Legislative Assembly for the ACT: 2017 Week 9 Hansard (22 August) . .
Bill, by leave, taken as a whole.
MR GENTLEMAN (Brindabella—Minister for Police and Emergency Services, Minister for the Environment and Heritage, Minister for Planning and Land Management and Minister for Urban Renewal) (11.20): Pursuant to standing order 182A(c), I seek leave to move amendments to this bill that are in response to comment made by the scrutiny committee together.
MR GENTLEMAN: I move amendments Nos 1 and 2 circulated in my name together and table a supplementary explanatory statement to the government amendments [see schedule 1 at page 3175]. I have already spoken to the amendments in the previous speech, so I ask Assembly members to agree to those amendments.
Amendments agreed to.
Bill, as a whole, as amended, agreed to.
Bill, as amended, agreed to.
Gaming Machine Amendment Bill 2017
Debate resumed from 3 August 2017, on motion by Mr Ramsay:
That this bill be agreed to in principle.
MR PARTON (Brindabella) (11.22): Broadly speaking we agree with most of this bill. We are, however, not comfortable with the gaming tax rebate section—clause 13—because (a), it is not an equitable way to distribute such a large sum of money and (b), we do not believe this measure will result in genuine diversification away from gaming. The Canberra Liberals will be opposing clause 13 simply because it is bad policy. We cannot support this government handing back $5 million of forgone revenue primarily to three clubs with no real checks and balances on how they spend the money.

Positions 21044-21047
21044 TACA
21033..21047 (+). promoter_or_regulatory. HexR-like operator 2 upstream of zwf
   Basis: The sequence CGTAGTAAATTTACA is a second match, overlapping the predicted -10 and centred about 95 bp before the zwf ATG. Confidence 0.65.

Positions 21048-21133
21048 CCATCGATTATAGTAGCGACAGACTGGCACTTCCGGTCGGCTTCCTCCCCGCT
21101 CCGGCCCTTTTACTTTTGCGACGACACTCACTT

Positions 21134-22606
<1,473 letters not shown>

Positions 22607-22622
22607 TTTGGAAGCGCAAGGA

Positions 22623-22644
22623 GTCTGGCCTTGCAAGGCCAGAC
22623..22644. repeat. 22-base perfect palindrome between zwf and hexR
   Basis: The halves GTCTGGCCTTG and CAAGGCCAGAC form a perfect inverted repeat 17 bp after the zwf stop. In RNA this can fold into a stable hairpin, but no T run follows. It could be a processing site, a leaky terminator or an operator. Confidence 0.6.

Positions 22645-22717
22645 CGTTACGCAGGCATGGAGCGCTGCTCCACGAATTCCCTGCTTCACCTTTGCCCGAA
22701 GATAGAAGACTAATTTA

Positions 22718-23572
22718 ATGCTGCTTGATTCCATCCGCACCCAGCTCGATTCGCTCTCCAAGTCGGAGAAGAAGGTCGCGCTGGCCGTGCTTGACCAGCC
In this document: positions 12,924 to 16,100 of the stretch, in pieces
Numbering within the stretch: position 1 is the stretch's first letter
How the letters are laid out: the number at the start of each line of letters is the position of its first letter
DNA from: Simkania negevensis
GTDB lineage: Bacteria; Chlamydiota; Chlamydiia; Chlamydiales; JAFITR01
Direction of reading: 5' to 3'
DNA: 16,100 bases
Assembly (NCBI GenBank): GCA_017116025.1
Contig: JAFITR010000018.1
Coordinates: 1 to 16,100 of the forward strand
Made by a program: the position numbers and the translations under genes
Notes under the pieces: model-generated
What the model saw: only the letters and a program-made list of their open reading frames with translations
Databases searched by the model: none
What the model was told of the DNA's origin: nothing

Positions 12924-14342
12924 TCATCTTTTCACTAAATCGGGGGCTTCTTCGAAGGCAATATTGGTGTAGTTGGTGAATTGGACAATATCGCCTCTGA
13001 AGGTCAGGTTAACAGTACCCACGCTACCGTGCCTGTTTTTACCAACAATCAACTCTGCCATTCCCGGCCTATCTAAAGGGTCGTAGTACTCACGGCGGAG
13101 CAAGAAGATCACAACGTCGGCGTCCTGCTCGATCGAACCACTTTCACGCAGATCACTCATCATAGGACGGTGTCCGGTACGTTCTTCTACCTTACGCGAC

This was a policy in the midst of an election campaign. It was a policy designed to reward clubs who had abstained from the campaign that this government still cannot see past. It was a policy entirely based on finding a reward for those clubs who chose not to raise an opinion counter to that of the government. Indeed, if the minister were constructing policy in this space now, outside of the context of an election campaign, we could all be certain that this is not how it would look. This was a thought bubble from a desperate government. What we see in the gaming tax rebate is pure election campaign politics. The policy was announced for no other reason than to stem the
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